Dear Steve and Marcia,
Thank you for yesterday.  Tetsu and I really had a fulfilling time there thanks to both of you.
It is still hard for me to imagine there were such furious battles happened in the beautiful island like Corregidor where is surrounded by greenery and where the songs of birds heard everywhere.
Until we visited our last destination, Japanese soldier's thumbs, I could hardly fill the gap between the past time and the present time where we are - peaceful atmosphere with lots of tourist walking around smiling.  However, at the thumbs, I realized that all the battles were actual events by reading the name, birthplace, age and so on of the dead soldiers.  They are so real.
Aside from the meaning or judgment of the World War II, these soldiers fought for protecting their family and friends.  But in Japan, most of the people do not know what happened in Corregidor.  I, myself, did not even know the name of Corregidor until I came to the Philippines.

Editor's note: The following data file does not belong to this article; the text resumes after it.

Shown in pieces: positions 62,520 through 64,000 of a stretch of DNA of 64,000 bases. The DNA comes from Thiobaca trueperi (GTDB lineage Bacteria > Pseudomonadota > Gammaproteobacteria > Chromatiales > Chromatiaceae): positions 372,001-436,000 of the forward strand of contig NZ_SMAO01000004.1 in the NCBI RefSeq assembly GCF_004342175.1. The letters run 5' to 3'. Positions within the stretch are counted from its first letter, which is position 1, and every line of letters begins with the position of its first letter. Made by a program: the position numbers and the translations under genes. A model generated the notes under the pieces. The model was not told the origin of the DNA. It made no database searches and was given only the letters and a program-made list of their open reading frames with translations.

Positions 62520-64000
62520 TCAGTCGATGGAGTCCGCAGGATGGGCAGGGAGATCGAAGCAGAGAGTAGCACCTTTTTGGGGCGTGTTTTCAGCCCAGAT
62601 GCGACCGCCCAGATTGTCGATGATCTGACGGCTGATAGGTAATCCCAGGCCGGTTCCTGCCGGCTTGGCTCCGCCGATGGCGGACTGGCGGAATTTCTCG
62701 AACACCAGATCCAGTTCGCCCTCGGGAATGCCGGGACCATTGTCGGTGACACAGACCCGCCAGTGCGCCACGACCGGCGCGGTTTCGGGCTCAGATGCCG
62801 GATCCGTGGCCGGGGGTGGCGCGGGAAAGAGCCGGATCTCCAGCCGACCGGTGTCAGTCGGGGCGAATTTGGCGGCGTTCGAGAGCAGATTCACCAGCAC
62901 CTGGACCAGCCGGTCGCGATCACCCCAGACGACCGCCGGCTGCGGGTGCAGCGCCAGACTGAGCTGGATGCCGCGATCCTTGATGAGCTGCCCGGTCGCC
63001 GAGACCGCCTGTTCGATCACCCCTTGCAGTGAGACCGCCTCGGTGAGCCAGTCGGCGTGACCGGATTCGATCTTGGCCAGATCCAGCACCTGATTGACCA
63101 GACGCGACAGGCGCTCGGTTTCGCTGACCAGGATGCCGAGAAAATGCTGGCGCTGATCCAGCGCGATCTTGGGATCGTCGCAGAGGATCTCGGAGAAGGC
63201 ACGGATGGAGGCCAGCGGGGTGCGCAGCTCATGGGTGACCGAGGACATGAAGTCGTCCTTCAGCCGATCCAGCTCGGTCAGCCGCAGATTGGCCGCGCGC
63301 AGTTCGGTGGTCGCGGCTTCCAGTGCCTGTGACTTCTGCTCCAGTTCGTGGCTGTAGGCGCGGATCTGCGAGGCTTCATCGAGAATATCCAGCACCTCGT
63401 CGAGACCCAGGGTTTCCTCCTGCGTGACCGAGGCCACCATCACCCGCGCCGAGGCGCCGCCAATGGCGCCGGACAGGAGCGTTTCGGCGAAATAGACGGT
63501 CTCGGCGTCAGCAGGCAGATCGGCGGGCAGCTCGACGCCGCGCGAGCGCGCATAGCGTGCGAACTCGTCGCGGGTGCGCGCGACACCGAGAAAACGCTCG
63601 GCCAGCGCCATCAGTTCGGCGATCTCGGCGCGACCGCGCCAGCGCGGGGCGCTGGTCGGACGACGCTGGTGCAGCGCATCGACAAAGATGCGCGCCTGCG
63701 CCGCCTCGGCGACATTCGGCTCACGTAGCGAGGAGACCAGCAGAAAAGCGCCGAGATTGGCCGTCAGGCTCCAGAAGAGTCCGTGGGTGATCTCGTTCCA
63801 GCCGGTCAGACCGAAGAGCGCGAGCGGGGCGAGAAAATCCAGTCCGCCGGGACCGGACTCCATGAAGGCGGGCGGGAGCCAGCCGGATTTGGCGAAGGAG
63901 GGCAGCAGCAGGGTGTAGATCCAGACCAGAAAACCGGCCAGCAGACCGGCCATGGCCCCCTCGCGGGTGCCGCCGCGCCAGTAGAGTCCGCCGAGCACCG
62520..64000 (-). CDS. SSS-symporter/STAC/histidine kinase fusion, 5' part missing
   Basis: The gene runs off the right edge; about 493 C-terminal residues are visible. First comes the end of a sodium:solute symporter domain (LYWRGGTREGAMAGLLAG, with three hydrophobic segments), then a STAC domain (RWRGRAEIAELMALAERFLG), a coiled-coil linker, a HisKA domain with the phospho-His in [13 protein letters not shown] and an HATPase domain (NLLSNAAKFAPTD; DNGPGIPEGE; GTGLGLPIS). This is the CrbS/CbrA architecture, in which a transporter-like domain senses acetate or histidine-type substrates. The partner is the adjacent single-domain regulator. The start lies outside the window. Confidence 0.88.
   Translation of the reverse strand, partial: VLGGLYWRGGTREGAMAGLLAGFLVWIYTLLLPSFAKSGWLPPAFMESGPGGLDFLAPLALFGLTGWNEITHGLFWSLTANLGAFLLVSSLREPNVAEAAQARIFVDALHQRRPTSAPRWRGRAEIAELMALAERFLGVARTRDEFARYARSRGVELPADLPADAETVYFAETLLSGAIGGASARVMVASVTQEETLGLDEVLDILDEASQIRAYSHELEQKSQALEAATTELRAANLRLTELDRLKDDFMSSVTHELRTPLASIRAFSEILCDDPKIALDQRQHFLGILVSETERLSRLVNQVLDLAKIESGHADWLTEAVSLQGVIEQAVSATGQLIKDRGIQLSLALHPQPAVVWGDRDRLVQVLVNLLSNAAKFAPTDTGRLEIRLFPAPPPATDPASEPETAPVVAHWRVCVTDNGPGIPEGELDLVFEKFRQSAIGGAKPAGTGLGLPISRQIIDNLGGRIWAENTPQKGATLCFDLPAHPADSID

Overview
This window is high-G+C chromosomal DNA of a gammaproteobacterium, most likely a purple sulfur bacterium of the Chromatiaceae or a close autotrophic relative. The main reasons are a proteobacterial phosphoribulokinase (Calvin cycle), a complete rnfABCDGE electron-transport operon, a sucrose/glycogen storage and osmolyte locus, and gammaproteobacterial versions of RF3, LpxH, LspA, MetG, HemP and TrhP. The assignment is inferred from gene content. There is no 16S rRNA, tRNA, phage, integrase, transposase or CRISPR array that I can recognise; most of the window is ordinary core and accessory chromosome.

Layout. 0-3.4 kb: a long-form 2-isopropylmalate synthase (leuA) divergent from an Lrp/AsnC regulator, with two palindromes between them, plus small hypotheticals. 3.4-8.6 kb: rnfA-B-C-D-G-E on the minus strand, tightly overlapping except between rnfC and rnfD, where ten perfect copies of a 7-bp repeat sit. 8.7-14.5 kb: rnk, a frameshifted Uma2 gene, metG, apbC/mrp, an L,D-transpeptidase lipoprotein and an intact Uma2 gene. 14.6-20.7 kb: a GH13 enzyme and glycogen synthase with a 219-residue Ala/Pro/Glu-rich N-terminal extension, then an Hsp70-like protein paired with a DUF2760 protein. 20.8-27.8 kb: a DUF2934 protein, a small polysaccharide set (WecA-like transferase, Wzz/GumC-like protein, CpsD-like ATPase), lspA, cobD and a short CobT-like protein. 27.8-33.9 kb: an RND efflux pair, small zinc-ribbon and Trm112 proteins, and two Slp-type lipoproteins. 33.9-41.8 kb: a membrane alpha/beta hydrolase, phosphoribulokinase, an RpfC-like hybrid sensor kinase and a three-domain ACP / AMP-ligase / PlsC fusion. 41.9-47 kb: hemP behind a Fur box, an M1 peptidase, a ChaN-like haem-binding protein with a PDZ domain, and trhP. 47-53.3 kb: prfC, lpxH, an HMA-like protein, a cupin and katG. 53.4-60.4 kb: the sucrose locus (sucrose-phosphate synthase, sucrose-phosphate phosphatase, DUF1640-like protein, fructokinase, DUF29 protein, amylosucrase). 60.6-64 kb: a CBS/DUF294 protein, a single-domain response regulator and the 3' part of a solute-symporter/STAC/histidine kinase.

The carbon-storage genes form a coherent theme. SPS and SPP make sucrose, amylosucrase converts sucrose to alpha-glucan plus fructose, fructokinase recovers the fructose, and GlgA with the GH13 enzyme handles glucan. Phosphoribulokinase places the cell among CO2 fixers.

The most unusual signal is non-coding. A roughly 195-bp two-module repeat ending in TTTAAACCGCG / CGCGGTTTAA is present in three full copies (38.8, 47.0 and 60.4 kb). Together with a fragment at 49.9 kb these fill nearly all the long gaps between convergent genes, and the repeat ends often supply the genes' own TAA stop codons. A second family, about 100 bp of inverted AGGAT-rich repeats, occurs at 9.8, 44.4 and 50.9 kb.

When I prayed for their souls, I felt guilty for not knowing about them until then.
This time we did not have enough time, but I will visit the American and Philippine soldier’s thumbs next time.
I’m looking forward to reading Steve’s book.
Attached, please find a picture of "hero of the rock" ;-)
Thank you again and regards,
It was clearly our pleasure to spend the day with Mariko and Tetsu, and we were surprised to find that Tetsu is employed by Accenture, a company with ties to several of our family members.  While we were in the museum with them, we met a couple of ladies from Ohio who overheard Steve and briefly joined our discussion.  Later they each bought a copy of Steve’s book, and Mariko sent us the photo that she mentions, taken on the dock before ferry departure.
And this from Patty in Minnesota, who has been on two of our tours:
First of all-let's just move on from the fact that I watch Survivor. It is being filmed in the Philippines on the Caramoan Islands. The winners of a challenge last night received a visit from a local native who would teach them some useful survival tricks. As the camera  focuses in on a man paddling a canoe, I realize it is the older gentleman from our "Jungle Survival" trip in Subic Bay! Would one say it is a small world or would we all like to debate the reality of reality T.V.? I sure hope spring is just around the corner! I have had enough for this year and wouldn't mind sipping a G & T some place warm!